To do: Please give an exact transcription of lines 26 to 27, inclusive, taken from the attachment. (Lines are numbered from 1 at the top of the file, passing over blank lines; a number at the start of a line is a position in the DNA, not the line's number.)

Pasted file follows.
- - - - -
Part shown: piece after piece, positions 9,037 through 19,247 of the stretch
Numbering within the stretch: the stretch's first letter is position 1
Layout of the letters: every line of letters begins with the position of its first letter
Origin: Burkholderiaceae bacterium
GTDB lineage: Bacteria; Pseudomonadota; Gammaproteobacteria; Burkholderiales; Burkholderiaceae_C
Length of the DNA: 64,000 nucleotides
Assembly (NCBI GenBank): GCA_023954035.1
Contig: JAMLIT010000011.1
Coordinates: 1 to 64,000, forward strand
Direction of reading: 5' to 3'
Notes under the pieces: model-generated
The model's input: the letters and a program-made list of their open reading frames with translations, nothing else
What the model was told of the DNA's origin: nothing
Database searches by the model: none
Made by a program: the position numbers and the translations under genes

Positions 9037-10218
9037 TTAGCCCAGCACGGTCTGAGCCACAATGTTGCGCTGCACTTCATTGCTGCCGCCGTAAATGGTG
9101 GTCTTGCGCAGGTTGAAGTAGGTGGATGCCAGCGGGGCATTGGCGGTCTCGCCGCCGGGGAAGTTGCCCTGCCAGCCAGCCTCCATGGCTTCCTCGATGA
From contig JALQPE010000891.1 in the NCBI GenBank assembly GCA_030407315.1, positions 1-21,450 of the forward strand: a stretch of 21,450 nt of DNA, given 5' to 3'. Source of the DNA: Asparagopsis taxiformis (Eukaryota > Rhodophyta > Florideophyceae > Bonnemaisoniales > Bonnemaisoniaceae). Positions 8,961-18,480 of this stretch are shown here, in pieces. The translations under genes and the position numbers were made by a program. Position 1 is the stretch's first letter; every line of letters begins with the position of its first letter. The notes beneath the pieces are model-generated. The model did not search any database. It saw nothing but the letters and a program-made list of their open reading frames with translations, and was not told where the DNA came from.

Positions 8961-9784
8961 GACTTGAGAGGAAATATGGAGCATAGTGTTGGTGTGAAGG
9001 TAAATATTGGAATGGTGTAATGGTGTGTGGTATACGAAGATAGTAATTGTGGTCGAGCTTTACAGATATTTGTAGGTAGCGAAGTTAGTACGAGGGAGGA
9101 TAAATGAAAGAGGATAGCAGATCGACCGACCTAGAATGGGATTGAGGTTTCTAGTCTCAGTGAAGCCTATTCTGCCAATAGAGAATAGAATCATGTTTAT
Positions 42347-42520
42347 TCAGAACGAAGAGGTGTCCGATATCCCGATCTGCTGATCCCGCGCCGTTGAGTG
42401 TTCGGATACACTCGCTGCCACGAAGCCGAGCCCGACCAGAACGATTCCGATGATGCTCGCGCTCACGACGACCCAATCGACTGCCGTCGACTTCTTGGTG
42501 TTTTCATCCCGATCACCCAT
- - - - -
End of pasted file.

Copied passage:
42401 TTCGGATACACTCGCTGCCACGAAGCCGAGCCCGACCAGAACGATTCCGATGATGCTCGCGCTCACGACGACCCAATCGACTGCCGTCGACTTCTTGGTG
42501 TTTTCATCCCGATCACCCAT